WHO SAYS? A thorough, illuminating, and entertaining guide to crafting point of view, a fiction writer’s most essential choice.

Lisa Zeidner’s Who Says? is as captivating as it is instructive, an enormously useful craft book that is also, miraculously, a page-turner. Witnessing how Zeidner constructs her own erudite and hilarious point of view is a class in itself. An essential resource for teachers and students, writers and readers.
Karen Russell, author of Orange World and Other Stories

Zeidner’s book is a joy. Usually books that claim to be about the craft of fiction leave my mouth, eyes and my room full of dust, but this work is actually fun. It’s also full of erudition, wit and insight. And it is wonderfully accessible, a helpful text for any writer at any stage of her/his career.
Percival Everett, author of Telephone

Lisa Zeidner’s terrific book on point of view is lively and insightful, an indispensable guide for writers of all levels.  No small part of the pleasure of reading it is the way she makes you think anew of many of your favorite novels and stories. Highly recommended.
Ann Packer, author of The Children’s Crusade

As a novice teacher thirty-something years ago, I realized that the biggest obstacle for most beginning writers was complete ignorance of how to manage point of view in fiction. I’ve been teaching to that insight ever since, which means that I agree with Lisa Zeidner! Not only on the importance of the topic but also on the key points she makes about it in Who Says?. To have such a well-organized manual on point of view is a tremendous asset, especially with the thousands of examples found here, deployed from Zeidner’s almost intimidating erudition, but softened by her customarily light and witty touch.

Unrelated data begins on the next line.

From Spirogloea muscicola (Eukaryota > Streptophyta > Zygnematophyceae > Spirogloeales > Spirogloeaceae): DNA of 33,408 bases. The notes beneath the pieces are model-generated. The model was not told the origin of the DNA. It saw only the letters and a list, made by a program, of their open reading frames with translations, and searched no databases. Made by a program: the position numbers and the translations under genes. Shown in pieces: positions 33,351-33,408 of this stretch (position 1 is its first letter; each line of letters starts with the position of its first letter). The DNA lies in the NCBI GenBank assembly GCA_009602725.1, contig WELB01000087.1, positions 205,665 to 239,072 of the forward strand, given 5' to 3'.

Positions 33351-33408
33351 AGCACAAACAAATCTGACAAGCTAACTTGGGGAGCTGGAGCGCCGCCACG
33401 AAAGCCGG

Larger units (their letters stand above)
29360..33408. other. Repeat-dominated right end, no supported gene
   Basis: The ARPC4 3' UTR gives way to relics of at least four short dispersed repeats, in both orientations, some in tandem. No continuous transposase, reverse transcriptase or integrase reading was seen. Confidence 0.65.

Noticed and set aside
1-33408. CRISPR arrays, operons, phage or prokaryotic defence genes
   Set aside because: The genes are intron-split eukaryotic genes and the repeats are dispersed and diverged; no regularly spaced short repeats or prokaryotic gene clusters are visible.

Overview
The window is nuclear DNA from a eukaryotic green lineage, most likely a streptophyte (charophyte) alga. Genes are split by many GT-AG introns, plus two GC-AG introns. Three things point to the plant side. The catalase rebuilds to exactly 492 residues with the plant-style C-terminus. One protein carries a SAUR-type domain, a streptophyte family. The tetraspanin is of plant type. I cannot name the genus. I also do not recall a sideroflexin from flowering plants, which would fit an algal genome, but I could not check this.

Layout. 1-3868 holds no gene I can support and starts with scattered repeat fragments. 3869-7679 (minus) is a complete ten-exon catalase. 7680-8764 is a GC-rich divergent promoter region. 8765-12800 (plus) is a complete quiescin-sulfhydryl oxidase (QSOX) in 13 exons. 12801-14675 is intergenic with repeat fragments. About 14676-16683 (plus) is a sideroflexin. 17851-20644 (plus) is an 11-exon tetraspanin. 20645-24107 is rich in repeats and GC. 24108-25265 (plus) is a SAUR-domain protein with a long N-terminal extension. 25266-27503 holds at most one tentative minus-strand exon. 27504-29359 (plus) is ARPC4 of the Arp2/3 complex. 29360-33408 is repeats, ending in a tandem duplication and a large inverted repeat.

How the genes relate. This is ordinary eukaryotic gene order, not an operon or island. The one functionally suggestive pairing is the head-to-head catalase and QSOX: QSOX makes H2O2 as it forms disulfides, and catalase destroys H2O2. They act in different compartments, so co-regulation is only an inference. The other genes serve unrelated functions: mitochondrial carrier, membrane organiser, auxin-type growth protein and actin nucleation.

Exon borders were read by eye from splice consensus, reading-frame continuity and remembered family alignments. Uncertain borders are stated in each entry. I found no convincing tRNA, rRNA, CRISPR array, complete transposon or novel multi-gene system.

Madison Smartt Bell, author of The Color of Night

In witty accessible prose, drawing on examples from a vivid universe of fiction, Lisa Zeidner breaks down the science of perspective in fiction writing. This volume articulates with stunning clarity so much of what we feel when we read but struggle to explain, offering gems for the author attempting to gain a reader’s interest and trust. Writers, students, lay readers and scholars of fiction will come away from Who Says with a greater understanding of how to write all of the selves: them, ours and maybe even yours.
Asali Solomon, author of Disgruntled

While point of view is the primary subject here, Who Says? is anything but narrow in scope. This capacious volume spins tales about tales themselves, drawing us into the heart of storytelling in ways that feel rich and whole, providing along-the-way insights into language, character, voice, and structure. It’s a great pleasure to read, and at its core inspirational—useful for new writers and writers made new by their latest project, too.
Aurelie Sheehan, author of Once into the Night